Zoom   Prompts the user to sweep a rectangle  on	 the  image  which  is
	      expanded proportionally to the rectangle.

       Fit window
	      Resizes the image so that it fits in the current window.

       Rotate 90
	      Rotates the image 90 degrees clockwise

       Upside down
	      Toggles whether images are displayed upside-down.

       Next   Displays the next page.

       Prev   Displays the previous page.

       Zerox  Displays	the  current  image  in a new page window.  Useful for
	      selecting important pages from large documents.

	      Reverses the order in which pages are displayed.

       Write  Writes the image to file.

       Button 3 raises a menu of the pages to be selected for viewing  in  any

       Typing  a q or control-D exits the program.  Typing a u toggles whether
       images are displayed upside-down.  (This is useful in the  common  case
       of mistransmitted upside-down faxes).  Typing a r reverses the order in
       which pages are displayed.  Typing a w will write the currently	viewed
       page  to	 a new file as a compressed image(6) file.  When possible, the
       filename is of the form basename.pagenum.bit.  Typing a	d  removes  an
       image from the working set.

       To  go  to  a specific page, one can type its number followed by enter.
       Typing left arrow, backspace, or	 minus	displays  the  previous	 page.
       Typing right arrow, space, or enter displays the next page.  The up and
       down arrow pan up and down one half screen height, changing pages  when
       panning off the top or bottom of the page.

       Page  calls  gs(1)  to  draw each page of PostScript and PDF files.  It
       also calls a variety of conversion programs, such as those described in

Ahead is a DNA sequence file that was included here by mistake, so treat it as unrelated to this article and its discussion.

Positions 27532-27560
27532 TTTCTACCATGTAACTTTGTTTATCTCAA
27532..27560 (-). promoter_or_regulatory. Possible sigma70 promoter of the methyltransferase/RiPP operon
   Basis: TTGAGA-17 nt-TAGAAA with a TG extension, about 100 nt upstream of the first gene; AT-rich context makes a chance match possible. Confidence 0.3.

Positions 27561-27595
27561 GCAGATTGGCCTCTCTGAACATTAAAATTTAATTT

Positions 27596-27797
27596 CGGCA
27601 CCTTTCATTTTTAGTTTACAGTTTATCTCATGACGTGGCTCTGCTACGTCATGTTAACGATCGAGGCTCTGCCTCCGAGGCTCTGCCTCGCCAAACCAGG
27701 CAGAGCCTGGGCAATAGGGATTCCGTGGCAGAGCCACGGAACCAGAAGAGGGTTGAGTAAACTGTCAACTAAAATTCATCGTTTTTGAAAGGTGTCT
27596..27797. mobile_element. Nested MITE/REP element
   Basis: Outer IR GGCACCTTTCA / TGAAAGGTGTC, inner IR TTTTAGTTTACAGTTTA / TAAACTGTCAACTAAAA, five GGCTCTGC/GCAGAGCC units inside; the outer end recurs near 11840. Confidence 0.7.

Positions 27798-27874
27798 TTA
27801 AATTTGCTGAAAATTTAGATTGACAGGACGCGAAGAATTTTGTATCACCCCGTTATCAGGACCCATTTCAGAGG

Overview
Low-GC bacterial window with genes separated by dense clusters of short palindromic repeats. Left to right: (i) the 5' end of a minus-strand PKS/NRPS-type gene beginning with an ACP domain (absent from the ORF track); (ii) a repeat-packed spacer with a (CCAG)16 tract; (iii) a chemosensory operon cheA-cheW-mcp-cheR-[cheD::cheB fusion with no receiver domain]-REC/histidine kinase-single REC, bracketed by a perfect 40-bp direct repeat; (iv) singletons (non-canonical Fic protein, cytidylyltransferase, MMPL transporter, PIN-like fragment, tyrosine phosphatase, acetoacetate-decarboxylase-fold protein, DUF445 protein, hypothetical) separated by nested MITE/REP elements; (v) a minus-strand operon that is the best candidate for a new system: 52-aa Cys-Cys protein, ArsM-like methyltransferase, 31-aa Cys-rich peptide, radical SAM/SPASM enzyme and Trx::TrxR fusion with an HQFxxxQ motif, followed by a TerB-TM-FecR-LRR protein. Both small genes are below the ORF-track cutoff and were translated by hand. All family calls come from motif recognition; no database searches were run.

jpg(1),	to  convert  the  various raster graphics formats into Inferno
       bitmap files.  Pages are converted ``on the fly,'' as needed.

       page /sys/src/cmd/gs/examples/tiger.eps
	      Display a color PostScript file.

       page /usr/inferno/icons/*.bit
	      Browse the Inferno bitmap library.

       man -t page | page -w
	      Preview this manual in a new window.

       gs(1), jpg(1), tex(1), troff(1)


       The mouse cursor changes to an arrow and ellipsis when page is  reading
       or writing a file.

       Page supports reading of only one document file at a time, and the user
       interface is clumsy when viewing very large documents.

       When viewing multipage PostScript files that do not contain  ``%%Page''
       comments,  the  button  3  menu	only contains ``this page'' and ``next
       page'': correctly determining page boundaries in Postscript code is not
       computable in the general case.

       If  page has trouble viewing a Postscript file, it might not be exactly
       conforming: try viewing it with the -P option.

       The interface to the plumber is unsatisfactory.	In  particular,	 docu‐
       ment references cannot be sent via plumbing messages.

       There are too many keyboard commands.